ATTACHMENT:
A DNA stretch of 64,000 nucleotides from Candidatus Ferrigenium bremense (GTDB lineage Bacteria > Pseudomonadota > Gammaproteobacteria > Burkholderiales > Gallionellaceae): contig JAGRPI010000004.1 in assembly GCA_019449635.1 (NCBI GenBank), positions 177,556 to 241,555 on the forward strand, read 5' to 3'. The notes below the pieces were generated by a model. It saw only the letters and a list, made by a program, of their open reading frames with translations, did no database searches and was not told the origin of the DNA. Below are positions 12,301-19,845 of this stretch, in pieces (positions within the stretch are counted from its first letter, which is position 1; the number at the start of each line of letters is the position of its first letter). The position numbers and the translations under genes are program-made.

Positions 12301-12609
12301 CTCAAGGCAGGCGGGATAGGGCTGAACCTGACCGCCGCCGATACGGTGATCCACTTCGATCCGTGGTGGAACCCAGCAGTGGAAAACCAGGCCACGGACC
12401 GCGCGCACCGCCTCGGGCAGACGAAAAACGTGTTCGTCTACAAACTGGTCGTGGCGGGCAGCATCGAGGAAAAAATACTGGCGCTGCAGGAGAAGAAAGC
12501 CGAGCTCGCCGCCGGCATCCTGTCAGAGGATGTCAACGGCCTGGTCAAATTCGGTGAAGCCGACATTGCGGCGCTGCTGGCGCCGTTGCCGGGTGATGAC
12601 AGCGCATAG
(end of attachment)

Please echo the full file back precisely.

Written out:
A DNA stretch of 64,000 nucleotides from Candidatus Ferrigenium bremense (GTDB lineage Bacteria > Pseudomonadota > Gammaproteobacteria > Burkholderiales > Gallionellaceae): contig JAGRPI010000004.1 in assembly GCA_019449635.1 (NCBI GenBank), positions 177,556 to 241,555 on the forward strand, read 5' to 3'. The notes below the pieces were generated by a model. It saw only the letters and a list, made by a program, of their open reading frames with translations, did no database searches and was not told the origin of the DNA. Below are positions 12,301-19,845 of this stretch, in pieces (positions within the stretch are counted from its first letter, which is position 1; the number at the start of each line of letters is the position of its first letter). The position numbers and the translations under genes are program-made.

Positions 12301-12609
12301 CTCAAGGCAGGCGGGATAGGGCTGAACCTGACCGCCGCCGATACGGTGATCCACTTCGATCCGTGGTGGAACCCAGCAGTGGAAAACCAGGCCACGGACC
12401 GCGCGCACCGCCTCGGGCAGACGAAAAACGTGTTCGTCTACAAACTGGTCGTGGCGGGCAGCATCGAGGAAAAAATACTGGCGCTGCAGGAGAAGAAAGC
12501 CGAGCTCGCCGCCGGCATCCTGTCAGAGGATGTCAACGGCCTGGTCAAATTCGGTGAAGCCGACATTGCGGCGCTGCTGGCGCCGTTGCCGGGTGATGAC
12601 AGCGCATAG